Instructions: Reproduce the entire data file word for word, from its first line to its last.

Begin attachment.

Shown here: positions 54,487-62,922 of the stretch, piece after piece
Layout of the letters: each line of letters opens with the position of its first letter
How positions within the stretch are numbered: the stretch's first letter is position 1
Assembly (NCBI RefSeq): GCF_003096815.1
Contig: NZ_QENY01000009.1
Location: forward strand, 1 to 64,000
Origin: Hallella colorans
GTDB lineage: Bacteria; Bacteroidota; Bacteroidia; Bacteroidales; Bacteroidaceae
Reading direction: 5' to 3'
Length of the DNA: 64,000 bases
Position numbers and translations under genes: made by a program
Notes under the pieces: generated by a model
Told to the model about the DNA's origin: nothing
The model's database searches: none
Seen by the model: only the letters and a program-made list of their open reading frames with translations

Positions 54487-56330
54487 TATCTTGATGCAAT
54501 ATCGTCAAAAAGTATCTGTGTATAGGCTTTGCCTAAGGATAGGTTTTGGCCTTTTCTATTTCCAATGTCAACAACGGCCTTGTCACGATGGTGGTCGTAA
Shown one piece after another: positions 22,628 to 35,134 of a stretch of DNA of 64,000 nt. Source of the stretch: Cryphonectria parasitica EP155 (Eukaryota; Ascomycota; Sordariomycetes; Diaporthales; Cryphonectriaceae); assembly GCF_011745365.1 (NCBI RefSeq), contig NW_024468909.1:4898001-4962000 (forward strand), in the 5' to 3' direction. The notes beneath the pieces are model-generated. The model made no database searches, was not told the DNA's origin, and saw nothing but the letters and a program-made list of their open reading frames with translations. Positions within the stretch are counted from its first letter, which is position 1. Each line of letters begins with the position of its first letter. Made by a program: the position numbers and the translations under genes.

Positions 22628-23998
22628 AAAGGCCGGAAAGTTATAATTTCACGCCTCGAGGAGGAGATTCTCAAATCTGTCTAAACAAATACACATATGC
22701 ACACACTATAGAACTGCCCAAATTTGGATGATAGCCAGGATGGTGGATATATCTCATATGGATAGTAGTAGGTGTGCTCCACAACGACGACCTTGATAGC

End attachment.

Shown here: positions 54,487-62,922 of the stretch, piece after piece
Layout of the letters: each line of letters opens with the position of its first letter
How positions within the stretch are numbered: the stretch's first letter is position 1
Assembly (NCBI RefSeq): GCF_003096815.1
Contig: NZ_QENY01000009.1
Location: forward strand, 1 to 64,000
Origin: Hallella colorans
GTDB lineage: Bacteria; Bacteroidota; Bacteroidia; Bacteroidales; Bacteroidaceae
Reading direction: 5' to 3'
Length of the DNA: 64,000 bases
Position numbers and translations under genes: made by a program
Notes under the pieces: generated by a model
Told to the model about the DNA's origin: nothing
The model's database searches: none
Seen by the model: only the letters and a program-made list of their open reading frames with translations

Positions 54487-56330
54487 TATCTTGATGCAAT
54501 ATCGTCAAAAAGTATCTGTGTATAGGCTTTGCCTAAGGATAGGTTTTGGCCTTTTCTATTTCCAATGTCAACAACGGCCTTGTCACGATGGTGGTCGTAA
Shown one piece after another: positions 22,628 to 35,134 of a stretch of DNA of 64,000 nt. Source of the stretch: Cryphonectria parasitica EP155 (Eukaryota; Ascomycota; Sordariomycetes; Diaporthales; Cryphonectriaceae); assembly GCF_011745365.1 (NCBI RefSeq), contig NW_024468909.1:4898001-4962000 (forward strand), in the 5' to 3' direction. The notes beneath the pieces are model-generated. The model made no database searches, was not told the DNA's origin, and saw nothing but the letters and a program-made list of their open reading frames with translations. Positions within the stretch are counted from its first letter, which is position 1. Each line of letters begins with the position of its first letter. Made by a program: the position numbers and the translations under genes.

Positions 22628-23998
22628 AAAGGCCGGAAAGTTATAATTTCACGCCTCGAGGAGGAGATTCTCAAATCTGTCTAAACAAATACACATATGC
22701 ACACACTATAGAACTGCCCAAATTTGGATGATAGCCAGGATGGTGGATATATCTCATATGGATAGTAGTAGGTGTGCTCCACAACGACGACCTTGATAGC